In honor of Father’s Day to our ‘RAD‘ Dads, Institute For Attachment and Child Development posted a blog about the importance of a united front, self-care, and “nurturing the enemy” titled 10 ways dads of kids with reactive attachment disorder can protect their familiesMoms and dads work hard providing for their families, nurturing their families, and loving their families even when family members get a bit prickly.

It is ok to feel frustrated, you may even feel confused, or at a loss for what to do next when faced with reactive aggression. Know this, our loved ones are functioning from a place of pain when they become dysregulated. What you have control over is your reaction to any given situation. It is hard to be loving when you feel the need to defend yourself. The calm you provide in the midst of the chaos can help your child know they are loved and are lovable. For your child, knowing they have your safety, your support, and your calm security can help them while they battle their demons.  That does not mean you should neglect your self-care or that of your partner.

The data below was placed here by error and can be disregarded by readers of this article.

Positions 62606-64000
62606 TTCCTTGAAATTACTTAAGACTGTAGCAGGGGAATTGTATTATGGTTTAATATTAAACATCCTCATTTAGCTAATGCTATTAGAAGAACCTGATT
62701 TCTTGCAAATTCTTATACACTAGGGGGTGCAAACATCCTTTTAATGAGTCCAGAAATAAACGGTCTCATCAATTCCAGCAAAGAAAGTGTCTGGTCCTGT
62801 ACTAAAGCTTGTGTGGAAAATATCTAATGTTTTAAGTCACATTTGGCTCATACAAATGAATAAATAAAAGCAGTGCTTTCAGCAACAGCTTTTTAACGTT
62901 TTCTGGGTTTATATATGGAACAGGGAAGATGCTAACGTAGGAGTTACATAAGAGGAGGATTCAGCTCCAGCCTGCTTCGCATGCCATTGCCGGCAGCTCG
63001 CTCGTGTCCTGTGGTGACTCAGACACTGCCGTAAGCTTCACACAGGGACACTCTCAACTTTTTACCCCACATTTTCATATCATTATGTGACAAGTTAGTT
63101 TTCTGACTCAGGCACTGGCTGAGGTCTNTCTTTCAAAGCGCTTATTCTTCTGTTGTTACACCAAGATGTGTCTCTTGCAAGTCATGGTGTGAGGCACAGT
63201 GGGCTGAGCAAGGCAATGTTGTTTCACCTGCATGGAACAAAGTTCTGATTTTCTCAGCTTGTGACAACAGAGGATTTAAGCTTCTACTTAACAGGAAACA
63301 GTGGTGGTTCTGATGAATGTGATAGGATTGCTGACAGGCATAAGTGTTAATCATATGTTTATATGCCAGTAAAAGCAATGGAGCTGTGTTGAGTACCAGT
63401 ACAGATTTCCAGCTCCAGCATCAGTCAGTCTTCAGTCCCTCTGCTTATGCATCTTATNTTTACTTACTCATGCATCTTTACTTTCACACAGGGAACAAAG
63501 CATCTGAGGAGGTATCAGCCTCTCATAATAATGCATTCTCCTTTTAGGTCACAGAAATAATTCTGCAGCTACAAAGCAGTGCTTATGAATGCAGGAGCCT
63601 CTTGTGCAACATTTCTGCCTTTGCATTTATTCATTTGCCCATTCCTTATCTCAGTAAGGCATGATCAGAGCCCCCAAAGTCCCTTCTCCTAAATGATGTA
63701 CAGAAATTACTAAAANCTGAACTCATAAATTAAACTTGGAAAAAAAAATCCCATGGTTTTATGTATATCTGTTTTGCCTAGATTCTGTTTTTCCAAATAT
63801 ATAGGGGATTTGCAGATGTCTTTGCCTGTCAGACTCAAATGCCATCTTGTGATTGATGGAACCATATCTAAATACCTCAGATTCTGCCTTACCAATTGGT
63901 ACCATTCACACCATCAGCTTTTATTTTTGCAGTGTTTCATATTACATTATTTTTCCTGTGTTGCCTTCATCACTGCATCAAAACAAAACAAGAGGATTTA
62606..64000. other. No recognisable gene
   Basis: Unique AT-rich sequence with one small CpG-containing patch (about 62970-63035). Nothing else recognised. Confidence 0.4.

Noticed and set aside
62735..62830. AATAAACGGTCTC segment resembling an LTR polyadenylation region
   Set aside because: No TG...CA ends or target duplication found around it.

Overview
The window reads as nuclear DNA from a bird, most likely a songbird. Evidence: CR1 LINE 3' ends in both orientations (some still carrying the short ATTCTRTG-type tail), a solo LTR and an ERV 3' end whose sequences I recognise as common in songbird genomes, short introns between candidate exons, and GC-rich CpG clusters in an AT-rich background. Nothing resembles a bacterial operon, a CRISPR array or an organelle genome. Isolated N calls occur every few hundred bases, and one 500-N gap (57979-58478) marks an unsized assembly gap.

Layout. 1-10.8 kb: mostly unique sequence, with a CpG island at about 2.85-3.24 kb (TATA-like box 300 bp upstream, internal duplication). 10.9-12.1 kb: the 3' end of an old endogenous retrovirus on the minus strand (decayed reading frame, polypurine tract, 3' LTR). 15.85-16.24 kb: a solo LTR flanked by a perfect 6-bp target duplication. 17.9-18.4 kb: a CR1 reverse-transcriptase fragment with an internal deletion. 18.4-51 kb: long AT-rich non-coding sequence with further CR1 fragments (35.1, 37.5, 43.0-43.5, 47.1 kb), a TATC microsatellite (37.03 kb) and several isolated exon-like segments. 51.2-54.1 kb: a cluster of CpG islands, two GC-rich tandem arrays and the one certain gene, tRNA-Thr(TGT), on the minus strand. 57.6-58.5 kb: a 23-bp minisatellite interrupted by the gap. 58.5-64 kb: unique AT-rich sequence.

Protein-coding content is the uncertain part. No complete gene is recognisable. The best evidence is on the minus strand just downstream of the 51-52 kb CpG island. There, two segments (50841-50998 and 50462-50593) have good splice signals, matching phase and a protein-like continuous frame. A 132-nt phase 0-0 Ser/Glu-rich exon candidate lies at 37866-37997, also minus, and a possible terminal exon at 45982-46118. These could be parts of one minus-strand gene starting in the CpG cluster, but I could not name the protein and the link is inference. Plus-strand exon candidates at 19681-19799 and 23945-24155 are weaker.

There is still powerful toxic energy coming at you, and in need of some way to dissipate. As your child dealing with reactive attachment work to discharge his, or her pain, the intense emotions fall on your shoulders because you are “safe,” and can “handle” anything. At least, that is what I know about my parents. Your mission, if you choose to accept, is to practice letting go of those bad feelings for your child, without dropping an anvil of emotion onto someone else’s head. You must also practice caring for your wounded heart through activities of relaxation like reading or creating; or activities of stimulation like walking fast, running, or playing a sport, for example. To use a quote someone had shared with me, “Take your oxygen first,” you cannot help someone if you are passed out in your seat.